This is a question I suspect few have asked, given the rarity of both groups of people, but it’s a question worth asking.
After all, I know many people (myself included) who came to their vegetarianism/veganism through honest critical thinking. Because they sat down, looked at the evidence, and decided that mindless conformity was not the answer. This is something the atheist/secularist/humanist community is no stranger too, and yet there seems to be a failing here.
Let’s not forget, many of the justifications for oppression have been almost entirely religious. It was, after all, God’s decree that women were inferior to men, blacks to whites, homosexuals to heterosexuals, et cetera.
So what about non-human animals? Well, according to even many of the more reasonable of the religious, non-human animals are God’s creation too. But, just like women and Africans and Native Americans, they were made, by design, to be inferior. After all, they don’t have souls right? And it’s not like they have the capacity to suffer in any meaningful sense. So by God’s will, let’s carve them up how we see fit.
Of course, anyone who is mildly familiar with evolution, animal behavior, or anyone who’s ever owned a pet is well aware that the claims often made by the religious regarding non-human animals are almost always false. I mean, it’s hard to claim that human beings are the only species with a moral intuition when altruism has been exhibited numerous times in the non-human animal kingdom, or that non-human animals are incapable of complex emotions like love, empathy, sadness, anger, et cetera.
So, why haven’t more Atheists and Humanists embraced vegetarianism/veganism? Why have we been blind to this particular portion of religious dogma?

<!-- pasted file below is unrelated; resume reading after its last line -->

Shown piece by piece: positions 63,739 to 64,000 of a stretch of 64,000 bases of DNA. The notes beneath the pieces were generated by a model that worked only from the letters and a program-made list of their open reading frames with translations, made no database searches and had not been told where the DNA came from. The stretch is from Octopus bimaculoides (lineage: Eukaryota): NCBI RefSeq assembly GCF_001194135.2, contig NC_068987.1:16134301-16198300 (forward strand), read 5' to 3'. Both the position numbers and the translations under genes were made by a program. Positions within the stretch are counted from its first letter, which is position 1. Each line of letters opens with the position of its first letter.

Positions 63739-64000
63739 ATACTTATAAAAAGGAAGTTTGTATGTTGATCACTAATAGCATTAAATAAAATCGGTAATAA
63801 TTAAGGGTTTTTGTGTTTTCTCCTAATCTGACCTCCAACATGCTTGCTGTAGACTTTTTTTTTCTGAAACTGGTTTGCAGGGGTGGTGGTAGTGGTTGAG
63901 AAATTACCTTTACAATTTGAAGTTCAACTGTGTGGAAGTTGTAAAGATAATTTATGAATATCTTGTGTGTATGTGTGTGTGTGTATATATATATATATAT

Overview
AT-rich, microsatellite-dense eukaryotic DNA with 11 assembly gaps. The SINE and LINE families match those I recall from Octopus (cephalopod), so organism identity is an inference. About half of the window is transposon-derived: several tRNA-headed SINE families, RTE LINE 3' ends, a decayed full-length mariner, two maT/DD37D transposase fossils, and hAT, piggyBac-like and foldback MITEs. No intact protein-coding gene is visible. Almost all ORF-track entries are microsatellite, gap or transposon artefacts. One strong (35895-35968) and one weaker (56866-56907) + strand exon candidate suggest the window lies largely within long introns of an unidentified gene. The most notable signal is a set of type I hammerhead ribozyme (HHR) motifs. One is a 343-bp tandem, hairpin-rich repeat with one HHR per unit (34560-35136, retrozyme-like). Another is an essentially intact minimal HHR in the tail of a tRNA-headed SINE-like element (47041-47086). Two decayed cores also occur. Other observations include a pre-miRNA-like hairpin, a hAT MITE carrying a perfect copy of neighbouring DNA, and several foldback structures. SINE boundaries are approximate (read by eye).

I suspect part of it has to do with the fact that the big-name leaders within the movement haven’t called enough attention to it.
Take for example, this interview between Richard Dawkins and Peter Singer. In the interview, Richard Dawkins is surprisingly honest, going far enough to compare himself to Thomas Jefferson. Just like Jefferson knew that slavery was abhorrent, and yet still owned slaves, so too does Dawkins know there’s little in the way for any valid justification for a westerner like him to continue to eat meat. And yet, Dawkins isn’t a vegetarian (or at least, he wasn’t in 2009, and I have yet to hear anything different).
While I enjoy it so much more when people are at least honest with themselves as to why they continue to eat meat (as oppose to making up nonsense in defense), it doesn’t help anybody when you don’t act on it. I understand that for many people, such a dietary shift can be a daunting prospect. But if you are genuinely interested in maximizing the well-being of conscious creatures, eating meat is a large step in the wrong direction. And for someone like Professor Dawkins to come out and say “I’m a vegetarian”, well, that would do a lot for the cause.
So, to my fellow Secularists/Atheists/Humanists, I hope that we can continue to challenge religious dogmatism and promote a more compassionate world, even if that means embracing daunting lifestyle choices.